Babylonian numbers 1 to 20





Here are the numbers from $1$ to $20$.

Can you see the symbol for $1$?

What about the symbol for $10$?

How would you write $47$?










The Babylonians simply extended their numbers to include fractions in sixtieths, as we do for tenths, hundredths etc. However, they didn't have a zero or anything like a decimal point. This made reading numbers very confusing as they could be interpreted in different ways. Here's an example:

Babylonian numbers 12 and 15

From the table above, you can see that the two numbers are $12$ and $15$. Now, this is where it becomes confusing. This could mean several different things:

x60 Units Sixtieths Number
$12$ $15$ $12 + {15\over60} = 12 {15\over60}$
$12$ $15$ $720 + 15$






So, although the Babylonians had a very sophisticated way of writing fractions, it did have its drawbacks. Around 311BC they devised a zero so this made things easier, but without a decimal point, it was still difficult to distinguish fractions from whole numbers. We are now reaching the end of our journey through the history of fractions! The format we know today comes directly from the work of the Indian civilisation. The success of their way of writing fractions is due to the number system they created which has three main ideas:

i) Each figure has a symbol which isn't like the value it represents
ii) The value of the figure depends on the position of it within the entire number
iii) A zero is needed to mean nothing and also to fill the place of units that are missing

By about 500AD, the Indians had developed a system from a way of writing called brahmi, which had nine symbols and a zero. Again, this was devised a long time before some of the other ways of counting we have already discussed. However it was only through the trading of the Arabs that these Indian numerals were spread to Arabia where they were used in the same form. The chart below shows how these brahmi symbols became the numbers we know today:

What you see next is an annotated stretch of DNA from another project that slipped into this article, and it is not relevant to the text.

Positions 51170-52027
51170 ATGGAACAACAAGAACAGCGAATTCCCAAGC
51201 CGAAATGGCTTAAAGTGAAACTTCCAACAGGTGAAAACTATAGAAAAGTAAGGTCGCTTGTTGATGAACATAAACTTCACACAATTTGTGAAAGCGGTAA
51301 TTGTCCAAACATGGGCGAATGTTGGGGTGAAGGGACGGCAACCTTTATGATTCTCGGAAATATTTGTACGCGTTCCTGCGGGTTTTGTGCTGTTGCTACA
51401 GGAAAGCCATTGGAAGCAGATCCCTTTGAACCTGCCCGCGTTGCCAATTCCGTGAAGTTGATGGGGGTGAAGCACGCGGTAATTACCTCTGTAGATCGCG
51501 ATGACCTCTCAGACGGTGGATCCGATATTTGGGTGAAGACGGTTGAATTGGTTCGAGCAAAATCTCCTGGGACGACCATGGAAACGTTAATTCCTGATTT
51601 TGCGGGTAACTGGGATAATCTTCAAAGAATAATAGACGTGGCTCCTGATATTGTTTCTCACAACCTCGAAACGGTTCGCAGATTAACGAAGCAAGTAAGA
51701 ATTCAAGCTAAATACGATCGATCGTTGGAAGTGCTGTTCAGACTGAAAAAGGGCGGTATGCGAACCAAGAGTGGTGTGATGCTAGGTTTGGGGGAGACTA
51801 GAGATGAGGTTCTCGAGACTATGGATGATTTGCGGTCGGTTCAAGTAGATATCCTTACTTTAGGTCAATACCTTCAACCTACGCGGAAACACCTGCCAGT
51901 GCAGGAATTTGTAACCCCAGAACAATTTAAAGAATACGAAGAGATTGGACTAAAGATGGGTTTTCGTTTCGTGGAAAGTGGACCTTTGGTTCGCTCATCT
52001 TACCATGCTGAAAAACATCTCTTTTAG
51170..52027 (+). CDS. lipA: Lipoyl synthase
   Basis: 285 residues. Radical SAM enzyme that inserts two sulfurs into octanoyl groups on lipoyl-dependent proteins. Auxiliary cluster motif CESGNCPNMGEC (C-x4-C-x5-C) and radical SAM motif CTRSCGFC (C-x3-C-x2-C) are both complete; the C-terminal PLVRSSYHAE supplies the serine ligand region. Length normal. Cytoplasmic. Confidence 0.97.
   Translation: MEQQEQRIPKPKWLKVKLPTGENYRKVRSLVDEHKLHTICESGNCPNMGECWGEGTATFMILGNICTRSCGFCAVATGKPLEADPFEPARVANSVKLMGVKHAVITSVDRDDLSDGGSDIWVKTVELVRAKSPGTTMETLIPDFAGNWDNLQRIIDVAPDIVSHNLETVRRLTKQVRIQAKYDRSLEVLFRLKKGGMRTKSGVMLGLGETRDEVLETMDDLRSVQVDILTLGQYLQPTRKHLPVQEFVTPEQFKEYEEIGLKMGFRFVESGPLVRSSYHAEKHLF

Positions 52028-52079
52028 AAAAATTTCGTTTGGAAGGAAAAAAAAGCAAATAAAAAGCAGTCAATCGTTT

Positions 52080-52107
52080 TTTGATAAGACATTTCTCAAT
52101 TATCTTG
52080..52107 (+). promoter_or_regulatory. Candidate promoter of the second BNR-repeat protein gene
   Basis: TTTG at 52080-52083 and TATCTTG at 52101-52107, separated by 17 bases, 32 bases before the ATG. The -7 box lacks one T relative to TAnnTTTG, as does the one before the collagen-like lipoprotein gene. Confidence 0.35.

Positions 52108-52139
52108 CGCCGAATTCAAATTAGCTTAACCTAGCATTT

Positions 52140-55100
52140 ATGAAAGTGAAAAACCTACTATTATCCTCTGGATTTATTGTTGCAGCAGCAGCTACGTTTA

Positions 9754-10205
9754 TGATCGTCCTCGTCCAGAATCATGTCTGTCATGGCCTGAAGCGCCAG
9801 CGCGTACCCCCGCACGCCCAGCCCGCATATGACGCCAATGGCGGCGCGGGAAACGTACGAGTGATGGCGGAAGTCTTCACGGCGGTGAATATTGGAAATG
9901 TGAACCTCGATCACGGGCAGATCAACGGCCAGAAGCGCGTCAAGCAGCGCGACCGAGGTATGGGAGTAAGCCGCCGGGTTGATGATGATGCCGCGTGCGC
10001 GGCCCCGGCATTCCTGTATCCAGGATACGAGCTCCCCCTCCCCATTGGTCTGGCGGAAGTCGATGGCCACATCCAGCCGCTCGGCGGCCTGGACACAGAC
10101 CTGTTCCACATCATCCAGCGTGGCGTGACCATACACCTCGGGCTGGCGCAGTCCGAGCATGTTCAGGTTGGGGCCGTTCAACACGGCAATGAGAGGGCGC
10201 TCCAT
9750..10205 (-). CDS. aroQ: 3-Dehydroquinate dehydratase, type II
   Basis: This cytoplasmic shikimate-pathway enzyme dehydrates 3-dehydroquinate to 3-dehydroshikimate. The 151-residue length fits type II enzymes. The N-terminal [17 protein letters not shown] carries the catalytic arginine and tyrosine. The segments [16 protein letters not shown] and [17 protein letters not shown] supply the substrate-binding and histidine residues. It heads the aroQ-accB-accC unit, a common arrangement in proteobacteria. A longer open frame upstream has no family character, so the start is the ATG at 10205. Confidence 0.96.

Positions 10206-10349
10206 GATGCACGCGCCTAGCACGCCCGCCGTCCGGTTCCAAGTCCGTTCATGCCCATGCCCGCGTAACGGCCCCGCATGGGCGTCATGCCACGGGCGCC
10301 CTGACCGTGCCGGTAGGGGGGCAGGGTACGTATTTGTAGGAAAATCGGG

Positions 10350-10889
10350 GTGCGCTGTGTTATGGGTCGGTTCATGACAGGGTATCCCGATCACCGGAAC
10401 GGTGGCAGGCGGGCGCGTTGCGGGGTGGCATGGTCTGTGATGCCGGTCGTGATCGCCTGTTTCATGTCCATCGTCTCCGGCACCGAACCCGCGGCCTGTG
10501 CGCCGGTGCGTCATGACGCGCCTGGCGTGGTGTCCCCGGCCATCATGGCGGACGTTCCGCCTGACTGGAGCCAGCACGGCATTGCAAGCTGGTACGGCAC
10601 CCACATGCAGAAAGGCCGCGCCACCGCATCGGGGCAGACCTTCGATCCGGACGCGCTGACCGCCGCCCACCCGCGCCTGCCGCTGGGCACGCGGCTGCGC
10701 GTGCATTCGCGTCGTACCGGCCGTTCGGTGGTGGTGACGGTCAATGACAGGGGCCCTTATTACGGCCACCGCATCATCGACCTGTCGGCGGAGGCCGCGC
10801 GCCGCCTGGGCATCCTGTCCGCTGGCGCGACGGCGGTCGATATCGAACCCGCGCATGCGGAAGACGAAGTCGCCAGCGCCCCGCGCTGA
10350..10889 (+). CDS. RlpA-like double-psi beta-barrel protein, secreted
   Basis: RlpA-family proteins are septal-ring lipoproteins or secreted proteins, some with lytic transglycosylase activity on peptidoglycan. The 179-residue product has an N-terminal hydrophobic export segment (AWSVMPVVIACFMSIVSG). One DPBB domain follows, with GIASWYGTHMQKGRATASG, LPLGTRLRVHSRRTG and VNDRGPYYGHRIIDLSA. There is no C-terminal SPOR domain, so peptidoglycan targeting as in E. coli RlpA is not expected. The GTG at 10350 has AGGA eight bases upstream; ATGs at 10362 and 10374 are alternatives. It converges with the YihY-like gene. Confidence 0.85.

development of our numbers from brahmi symbols
In India fractions were written very much like we do now, with one number (the numerator) above another (the denominator), but without a line. For example:

indian fraction
It was the Arabs who added the line (sometimes drawn horizontally, sometimes on a slant) which we now use to separate the numerator and denominator:$${3\over4}$$
So here we have the fraction as we now recognise it. It is amazing to think how much thought has gone into the way we write it down, isn't it? Perhaps next time you use fractions, you'll remember this.

All images reproduced by kind permission from http://turnbull.mcs.st-and.ac.uk/history/ .

If you'd like to know more, check out these websites:
http://www-groups.dcs.st-and.ac.uk
http://www.math.buffalo.edu/mad/Ancient-Africa/
http://www.gosai.com

"The Universal History of Numbers" by Georges Ifrah, published by Harvill, is also a fantastic source of information.

Perhaps you could find out about other civilisation's number systems.For information on the Greeks try:
http://www.math.tamu.edu/~dallen/history/gr_count/gr_count.html